In practice, data-template-name attributes are added to the outermost rendered HTML tag in each template. There are a handful of instances where there is content in a template prior to an HTML tag, in which case the renderer will output that content prior to the labelled tag, but it will still be far easier to identify the responsible template than before.

The value of the data-template-name attribute is not limited to template names alone. In cases where the output comes from a template macro, the value of the attribute will include both the name of the template and the name of the macro.

<article data-template-name="post_macros::post" class="message message--post" ...>

Screenshot 2023-11-15 at 13.22.58.png

Note that when enabled, these data-template-name tags are only output to authenticated administrators, so you should not rely on them as CSS selectors, unlike the original body[data-template] selector that is safe to use.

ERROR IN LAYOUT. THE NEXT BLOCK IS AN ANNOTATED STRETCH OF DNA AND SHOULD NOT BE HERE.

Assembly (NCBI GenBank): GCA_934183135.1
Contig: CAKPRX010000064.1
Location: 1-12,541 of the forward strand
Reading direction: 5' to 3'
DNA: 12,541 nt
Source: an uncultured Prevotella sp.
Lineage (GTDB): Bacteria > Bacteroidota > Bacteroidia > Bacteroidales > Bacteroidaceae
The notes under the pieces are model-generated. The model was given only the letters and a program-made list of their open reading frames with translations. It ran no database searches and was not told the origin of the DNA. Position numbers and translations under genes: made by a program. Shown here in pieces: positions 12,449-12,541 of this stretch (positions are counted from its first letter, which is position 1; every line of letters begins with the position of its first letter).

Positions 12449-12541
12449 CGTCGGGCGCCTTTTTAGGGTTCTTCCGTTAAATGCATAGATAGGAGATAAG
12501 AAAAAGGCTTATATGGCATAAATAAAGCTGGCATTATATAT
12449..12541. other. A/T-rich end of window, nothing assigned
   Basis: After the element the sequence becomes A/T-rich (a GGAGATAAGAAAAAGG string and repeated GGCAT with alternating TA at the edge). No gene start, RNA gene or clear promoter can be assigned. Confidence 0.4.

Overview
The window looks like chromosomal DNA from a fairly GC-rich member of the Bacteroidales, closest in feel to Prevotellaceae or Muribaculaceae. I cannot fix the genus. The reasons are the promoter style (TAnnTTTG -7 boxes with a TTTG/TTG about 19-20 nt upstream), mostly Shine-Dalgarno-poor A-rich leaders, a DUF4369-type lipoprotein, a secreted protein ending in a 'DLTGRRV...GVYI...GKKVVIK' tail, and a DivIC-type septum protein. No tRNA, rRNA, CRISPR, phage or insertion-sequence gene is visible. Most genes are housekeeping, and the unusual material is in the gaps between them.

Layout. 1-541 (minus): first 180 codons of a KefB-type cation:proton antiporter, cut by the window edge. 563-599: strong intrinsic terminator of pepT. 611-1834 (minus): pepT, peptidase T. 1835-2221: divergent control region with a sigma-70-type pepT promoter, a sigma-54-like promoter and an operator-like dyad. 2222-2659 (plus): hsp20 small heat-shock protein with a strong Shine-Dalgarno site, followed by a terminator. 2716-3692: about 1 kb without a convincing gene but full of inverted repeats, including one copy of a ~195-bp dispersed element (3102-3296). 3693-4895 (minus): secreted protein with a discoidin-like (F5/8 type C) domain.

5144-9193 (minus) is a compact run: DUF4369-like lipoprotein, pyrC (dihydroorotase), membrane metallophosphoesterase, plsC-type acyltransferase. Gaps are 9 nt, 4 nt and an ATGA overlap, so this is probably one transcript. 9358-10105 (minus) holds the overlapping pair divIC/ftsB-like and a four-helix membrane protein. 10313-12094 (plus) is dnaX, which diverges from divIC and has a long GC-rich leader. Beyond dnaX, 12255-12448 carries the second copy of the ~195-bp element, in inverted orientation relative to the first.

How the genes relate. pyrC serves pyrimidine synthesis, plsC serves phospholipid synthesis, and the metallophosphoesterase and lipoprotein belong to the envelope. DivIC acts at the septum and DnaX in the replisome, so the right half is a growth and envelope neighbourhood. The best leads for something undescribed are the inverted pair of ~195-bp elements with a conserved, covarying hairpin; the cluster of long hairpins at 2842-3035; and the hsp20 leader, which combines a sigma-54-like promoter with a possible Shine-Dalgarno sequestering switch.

We have used data-template-name rather than reusing data-template as used in the <body> tag to avoid any potential CSS collisions where on-page styling has been attached to the data-template attribute, although we will probably use data-template for this feature in XenForo 3, and move the data-template attribute from the <body> tag to the <html> tag with a more descriptive name like data-content-template or something like that...

AbstractCollection nth method​

In response to a recent suggestion, we have implemented the ability to easily return the nth item from an AbstractCollection.

The most common use case for this is going to be in extracting specifically indexed items from a collection of Entities returned from a query.

For example, if you query for a collection of posts and you want to access the third post from the returned collection, you could simply call ->nth(3).

$posts = $finder->fetch();
$third = $posts->nth(3);
$fifteenth = $posts->nth(15);

Smart Javascript cache buster​